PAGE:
Latest Physical Review Letters Stories
Researchers from Northwestern University and the Massachusetts Institute of Technology (MIT) have studied individual water droplets and discovered a miniature version of the "water hammer," an effect that produces the familiar radiator pipe clanging in older buildings.
A study of bound protons and neutrons conducted at the Department of Energy's Thomas Jefferson National Accelerator Facility has allowed scientists, for the first time, to extract information through experimentation about the internal structure of free neutrons, without the assistance of a theoretical model.
There is considerable interest in understanding transport and information pathways in living cells.
Measuring the attractive forces between atoms and surfaces with unprecedented precision, University of Arizona physicists have produced data that could refine our understanding of the structure of atoms and improve nanotechnology.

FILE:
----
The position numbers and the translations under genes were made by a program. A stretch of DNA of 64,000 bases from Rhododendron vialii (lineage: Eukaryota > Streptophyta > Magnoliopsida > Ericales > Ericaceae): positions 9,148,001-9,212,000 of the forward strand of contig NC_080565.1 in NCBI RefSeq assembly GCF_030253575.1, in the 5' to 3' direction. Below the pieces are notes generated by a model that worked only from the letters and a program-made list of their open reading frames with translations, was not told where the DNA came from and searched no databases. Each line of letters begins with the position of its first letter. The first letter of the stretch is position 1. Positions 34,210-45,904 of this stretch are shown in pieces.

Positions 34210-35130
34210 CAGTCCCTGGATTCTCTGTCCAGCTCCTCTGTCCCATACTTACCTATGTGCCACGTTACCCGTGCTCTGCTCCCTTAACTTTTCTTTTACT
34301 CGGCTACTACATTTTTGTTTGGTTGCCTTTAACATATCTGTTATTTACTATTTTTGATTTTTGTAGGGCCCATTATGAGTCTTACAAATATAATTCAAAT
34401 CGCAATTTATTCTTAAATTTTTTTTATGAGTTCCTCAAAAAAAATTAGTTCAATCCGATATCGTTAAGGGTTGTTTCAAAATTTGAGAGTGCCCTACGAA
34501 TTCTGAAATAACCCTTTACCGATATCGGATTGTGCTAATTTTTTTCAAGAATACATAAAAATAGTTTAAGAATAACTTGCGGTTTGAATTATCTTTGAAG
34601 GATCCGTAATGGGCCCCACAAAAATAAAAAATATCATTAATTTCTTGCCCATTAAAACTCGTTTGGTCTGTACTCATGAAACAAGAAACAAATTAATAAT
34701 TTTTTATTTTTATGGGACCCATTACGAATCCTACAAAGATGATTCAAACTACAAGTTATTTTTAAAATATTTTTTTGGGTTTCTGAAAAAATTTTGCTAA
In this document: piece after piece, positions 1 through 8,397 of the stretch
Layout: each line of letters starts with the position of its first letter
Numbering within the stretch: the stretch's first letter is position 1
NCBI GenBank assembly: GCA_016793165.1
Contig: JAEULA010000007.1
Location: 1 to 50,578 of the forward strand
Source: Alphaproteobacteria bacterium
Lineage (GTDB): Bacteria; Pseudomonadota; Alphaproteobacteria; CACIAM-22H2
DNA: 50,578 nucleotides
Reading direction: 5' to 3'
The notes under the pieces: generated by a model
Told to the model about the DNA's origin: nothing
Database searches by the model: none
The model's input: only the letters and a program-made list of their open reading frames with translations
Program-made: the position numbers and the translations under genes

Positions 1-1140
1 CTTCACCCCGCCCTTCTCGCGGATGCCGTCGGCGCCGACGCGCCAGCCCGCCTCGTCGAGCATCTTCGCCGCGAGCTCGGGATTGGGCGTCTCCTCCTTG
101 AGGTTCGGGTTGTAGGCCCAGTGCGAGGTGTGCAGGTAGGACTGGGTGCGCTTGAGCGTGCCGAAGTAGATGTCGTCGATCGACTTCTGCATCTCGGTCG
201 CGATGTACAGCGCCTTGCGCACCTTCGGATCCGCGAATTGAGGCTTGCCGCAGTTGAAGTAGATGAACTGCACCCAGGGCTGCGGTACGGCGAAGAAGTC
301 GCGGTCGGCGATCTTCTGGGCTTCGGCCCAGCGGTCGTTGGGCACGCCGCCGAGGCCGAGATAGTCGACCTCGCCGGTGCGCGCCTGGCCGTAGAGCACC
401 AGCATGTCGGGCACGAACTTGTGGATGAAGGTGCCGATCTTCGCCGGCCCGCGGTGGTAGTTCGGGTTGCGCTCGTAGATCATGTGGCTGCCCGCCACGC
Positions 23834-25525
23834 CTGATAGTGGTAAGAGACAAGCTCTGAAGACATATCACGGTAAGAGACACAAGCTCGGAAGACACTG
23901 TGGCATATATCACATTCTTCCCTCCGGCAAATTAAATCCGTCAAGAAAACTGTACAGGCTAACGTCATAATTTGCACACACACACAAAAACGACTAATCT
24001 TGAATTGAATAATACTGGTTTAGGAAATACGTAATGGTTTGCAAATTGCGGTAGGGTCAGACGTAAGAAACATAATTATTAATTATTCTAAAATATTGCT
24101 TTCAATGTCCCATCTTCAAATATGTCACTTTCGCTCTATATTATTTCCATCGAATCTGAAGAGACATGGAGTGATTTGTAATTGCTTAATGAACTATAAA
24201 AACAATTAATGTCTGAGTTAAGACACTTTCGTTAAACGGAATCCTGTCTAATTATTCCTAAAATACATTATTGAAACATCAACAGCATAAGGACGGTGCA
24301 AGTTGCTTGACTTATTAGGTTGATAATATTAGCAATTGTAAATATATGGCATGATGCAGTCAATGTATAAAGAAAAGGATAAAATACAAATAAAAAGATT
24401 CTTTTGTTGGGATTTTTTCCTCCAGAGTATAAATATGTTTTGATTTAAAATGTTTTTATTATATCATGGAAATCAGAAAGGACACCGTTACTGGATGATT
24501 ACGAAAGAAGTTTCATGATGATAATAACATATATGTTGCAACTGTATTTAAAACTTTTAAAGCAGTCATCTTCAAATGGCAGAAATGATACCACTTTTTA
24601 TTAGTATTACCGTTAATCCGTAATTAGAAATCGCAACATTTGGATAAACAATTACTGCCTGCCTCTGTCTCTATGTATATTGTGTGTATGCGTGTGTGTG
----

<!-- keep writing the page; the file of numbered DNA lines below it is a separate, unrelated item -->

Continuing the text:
Solar cells are made from semiconductors whose ability to respond to light is determined by their band gaps (energy gaps).
The dynamics behind signal transmission in the brain are extremely chaotic.
A water hammer can occur when a valve is suddenly opened or closed in a pipe carrying water or steam, causing a pressure wave to travel down the pipe with enough force that it can sometimes cause the pipes to burst.
MÃ¶bius symmetry, the topological phenomenon that yields a half-twisted strip with two surfaces but only one side, has been a source of fascination since its discovery in 1858 by German mathematician August MÃ¶bius.
With new tools that can grab individual strands of DNA and stretch them like rubber bands, Rice University scientists are working to unravel a mystery of modern genomics.
New research at Rice University could ultimately show scientists the way to make batches of nanotubes of a single type.